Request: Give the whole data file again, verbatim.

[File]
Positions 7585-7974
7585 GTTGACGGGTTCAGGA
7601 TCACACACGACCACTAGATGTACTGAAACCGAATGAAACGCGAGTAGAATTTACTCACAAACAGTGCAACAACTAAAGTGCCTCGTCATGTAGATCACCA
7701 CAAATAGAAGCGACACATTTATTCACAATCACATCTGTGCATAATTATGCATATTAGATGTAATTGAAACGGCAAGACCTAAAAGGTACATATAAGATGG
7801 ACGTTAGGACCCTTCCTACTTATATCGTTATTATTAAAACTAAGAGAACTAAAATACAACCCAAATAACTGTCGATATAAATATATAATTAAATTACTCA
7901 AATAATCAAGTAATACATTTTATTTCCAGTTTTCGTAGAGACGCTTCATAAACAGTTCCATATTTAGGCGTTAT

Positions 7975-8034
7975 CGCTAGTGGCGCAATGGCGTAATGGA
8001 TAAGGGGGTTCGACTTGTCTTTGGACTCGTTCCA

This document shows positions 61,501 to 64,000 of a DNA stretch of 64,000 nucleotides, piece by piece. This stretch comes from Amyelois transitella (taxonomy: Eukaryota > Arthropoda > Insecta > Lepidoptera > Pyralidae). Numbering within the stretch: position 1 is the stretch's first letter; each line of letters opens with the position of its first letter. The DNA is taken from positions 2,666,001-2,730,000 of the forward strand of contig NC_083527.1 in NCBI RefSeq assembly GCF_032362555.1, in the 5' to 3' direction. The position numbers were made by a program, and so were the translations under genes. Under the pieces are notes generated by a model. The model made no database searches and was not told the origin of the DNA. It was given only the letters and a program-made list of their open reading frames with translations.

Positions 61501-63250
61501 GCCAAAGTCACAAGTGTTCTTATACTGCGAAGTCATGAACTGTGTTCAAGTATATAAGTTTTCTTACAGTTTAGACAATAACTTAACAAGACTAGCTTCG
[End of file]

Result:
Positions 7585-7974
7585 GTTGACGGGTTCAGGA
7601 TCACACACGACCACTAGATGTACTGAAACCGAATGAAACGCGAGTAGAATTTACTCACAAACAGTGCAACAACTAAAGTGCCTCGTCATGTAGATCACCA
7701 CAAATAGAAGCGACACATTTATTCACAATCACATCTGTGCATAATTATGCATATTAGATGTAATTGAAACGGCAAGACCTAAAAGGTACATATAAGATGG
7801 ACGTTAGGACCCTTCCTACTTATATCGTTATTATTAAAACTAAGAGAACTAAAATACAACCCAAATAACTGTCGATATAAATATATAATTAAATTACTCA
7901 AATAATCAAGTAATACATTTTATTTCCAGTTTTCGTAGAGACGCTTCATAAACAGTTCCATATTTAGGCGTTAT

Positions 7975-8034
7975 CGCTAGTGGCGCAATGGCGTAATGGA
8001 TAAGGGGGTTCGACTTGTCTTTGGACTCGTTCCA

This document shows positions 61,501 to 64,000 of a DNA stretch of 64,000 nucleotides, piece by piece. This stretch comes from Amyelois transitella (taxonomy: Eukaryota > Arthropoda > Insecta > Lepidoptera > Pyralidae). Numbering within the stretch: position 1 is the stretch's first letter; each line of letters opens with the position of its first letter. The DNA is taken from positions 2,666,001-2,730,000 of the forward strand of contig NC_083527.1 in NCBI RefSeq assembly GCF_032362555.1, in the 5' to 3' direction. The position numbers were made by a program, and so were the translations under genes. Under the pieces are notes generated by a model. The model made no database searches and was not told the origin of the DNA. It was given only the letters and a program-made list of their open reading frames with translations.

Positions 61501-63250
61501 GCCAAAGTCACAAGTGTTCTTATACTGCGAAGTCATGAACTGTGTTCAAGTATATAAGTTTTCTTACAGTTTAGACAATAACTTAACAAGACTAGCTTCG